I must mention that inventory in Irvine and South Orange County is growing. Although nowhere near the rate it should be, the increased supplies have finally started to lower purchase prices with the bargaining power there--long controlled by sellers--now in the buyers court. But prices are still unaffordable for many workers and supplies still short. That means competing in-fill developers and investors need to be better incentivized to grow the inventory, build family-friendly units, better compete, and improve housing options to finally meet demands, just like how market competition has lowered travelling rates and fares between California and Las Vegas.

Tom should have the option to find a quality home or a spacious family-friendly condo unit for $1,500 per month including property taxes under a competitive market with a short 15-20 minute bus ride to-and-from work.

Robust competition will grow buyer's selections which will lower unit prices and rentals. That will allow more workers the freedom to be able to live where they work.

What about land and property values and existing homeowners?

Infill development will not only preserve, but will elevate land values while keeping unit prices in check. That's because if the owners of Orange County's retail shopping centers were to convert their sprawling parking lots into vibrant mixed-use transit villages, the property value would soar. But the individual housing units would be plentiful, affordable, and family friendly.

For existing homeowners in Orange County, especially those who bought high, this is a tough sell. But if the governments work with the lending banks, landlords and residents and offer heavy tax credits and property tax breaks for writing off the price drops and discourage residents from walking away, these entities will more likely back this project. The common goal should be to ensure people can afford to live where they work.

Concept: Smart Growth development in South LA.
Note: Concept only. Not officially proposed.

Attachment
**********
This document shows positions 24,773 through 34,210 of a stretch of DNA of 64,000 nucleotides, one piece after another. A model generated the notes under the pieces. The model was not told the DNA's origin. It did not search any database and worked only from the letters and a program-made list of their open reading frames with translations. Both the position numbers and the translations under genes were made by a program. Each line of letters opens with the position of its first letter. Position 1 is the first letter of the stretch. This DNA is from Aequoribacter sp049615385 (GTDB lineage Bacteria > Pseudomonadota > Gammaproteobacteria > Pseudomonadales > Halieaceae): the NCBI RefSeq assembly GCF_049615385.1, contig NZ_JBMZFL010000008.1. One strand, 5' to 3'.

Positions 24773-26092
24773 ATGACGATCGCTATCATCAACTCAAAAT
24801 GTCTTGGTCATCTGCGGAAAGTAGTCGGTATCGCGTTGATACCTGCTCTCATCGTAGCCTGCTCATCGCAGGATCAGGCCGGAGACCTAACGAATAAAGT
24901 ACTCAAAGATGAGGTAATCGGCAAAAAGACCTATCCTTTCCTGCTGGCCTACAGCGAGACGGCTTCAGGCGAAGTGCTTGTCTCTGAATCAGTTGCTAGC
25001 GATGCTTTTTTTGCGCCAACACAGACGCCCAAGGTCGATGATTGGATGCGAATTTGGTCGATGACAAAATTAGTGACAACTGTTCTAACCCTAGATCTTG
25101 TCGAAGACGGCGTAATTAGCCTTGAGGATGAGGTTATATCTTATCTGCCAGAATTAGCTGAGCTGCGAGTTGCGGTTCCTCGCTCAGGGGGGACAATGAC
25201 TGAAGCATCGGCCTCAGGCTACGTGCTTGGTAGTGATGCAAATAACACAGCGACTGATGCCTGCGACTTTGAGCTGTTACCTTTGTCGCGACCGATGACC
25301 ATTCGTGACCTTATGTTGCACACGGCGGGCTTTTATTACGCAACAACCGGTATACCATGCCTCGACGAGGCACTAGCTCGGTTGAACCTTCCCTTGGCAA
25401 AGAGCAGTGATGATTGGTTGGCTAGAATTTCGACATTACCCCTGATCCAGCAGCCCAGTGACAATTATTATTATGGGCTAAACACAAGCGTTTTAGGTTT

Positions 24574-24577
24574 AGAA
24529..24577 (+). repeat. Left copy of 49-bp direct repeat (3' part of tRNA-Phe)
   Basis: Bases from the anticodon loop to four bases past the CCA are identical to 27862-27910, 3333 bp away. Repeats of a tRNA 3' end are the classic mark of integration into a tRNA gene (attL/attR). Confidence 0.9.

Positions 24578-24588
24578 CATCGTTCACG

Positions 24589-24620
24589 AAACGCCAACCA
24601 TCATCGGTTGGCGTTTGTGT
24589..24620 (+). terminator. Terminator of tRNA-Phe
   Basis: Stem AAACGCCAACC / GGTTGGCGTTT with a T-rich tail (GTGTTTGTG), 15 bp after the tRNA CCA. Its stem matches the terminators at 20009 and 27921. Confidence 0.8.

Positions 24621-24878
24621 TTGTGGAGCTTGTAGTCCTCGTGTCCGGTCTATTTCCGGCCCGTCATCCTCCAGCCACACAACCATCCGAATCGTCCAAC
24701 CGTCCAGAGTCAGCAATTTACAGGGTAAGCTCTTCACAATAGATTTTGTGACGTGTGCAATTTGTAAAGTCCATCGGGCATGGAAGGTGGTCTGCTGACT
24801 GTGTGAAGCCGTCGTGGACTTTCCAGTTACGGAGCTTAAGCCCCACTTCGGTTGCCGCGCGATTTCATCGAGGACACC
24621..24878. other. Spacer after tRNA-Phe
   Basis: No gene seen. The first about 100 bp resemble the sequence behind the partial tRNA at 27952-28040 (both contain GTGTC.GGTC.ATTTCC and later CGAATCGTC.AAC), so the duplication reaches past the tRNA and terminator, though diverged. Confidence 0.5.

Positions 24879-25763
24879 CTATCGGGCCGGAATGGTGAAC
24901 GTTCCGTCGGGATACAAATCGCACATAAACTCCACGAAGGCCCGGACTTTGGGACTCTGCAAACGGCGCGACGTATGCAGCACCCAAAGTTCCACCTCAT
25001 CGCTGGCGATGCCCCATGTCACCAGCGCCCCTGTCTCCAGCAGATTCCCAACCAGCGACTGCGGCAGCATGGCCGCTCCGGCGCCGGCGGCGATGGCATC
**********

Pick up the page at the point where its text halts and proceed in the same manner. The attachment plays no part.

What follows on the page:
Here in the Inland Empire, the same patterns must happen too as the logistics and medical sectors drive the regional economy. Plus, more high paying white collar jobs need to find their home here as well. The doctors, nurses, receptionists, truck drivers, manufacturers and procurement workers all need be able to live where they work too and not have to spend more than 30% of their household income toward rent, mortgage or property taxes. Both Corona and Southwest Riverside County where housing prices are on the rise need to look into redeveloping their commercial corridors with additional infrastructure and local jobs. Temecula already has big plans to address this.

If California really wants to reduce vehicle miles traveled on Southern California freeways as we hear from state politicians, our governments should really consider this fair and fact-based proposition.

Who will take charge of it?

2 comments:

  1. I think you're leaving out one very important way that development in our country is over-regulated: zoning laws and parking minima. Segregated zoning and massive parking requirements make it very, very hard for developers to build the smaller, denser, mixed-use housing that buyers are looking for, and so those places are very expensive. Building tract houses on dairy farms is consistent with the zoning code, so they get built.

    We rarely agree about government regulation, but here's a case in which deregulation could really improve our streets and cities.

    ReplyDelete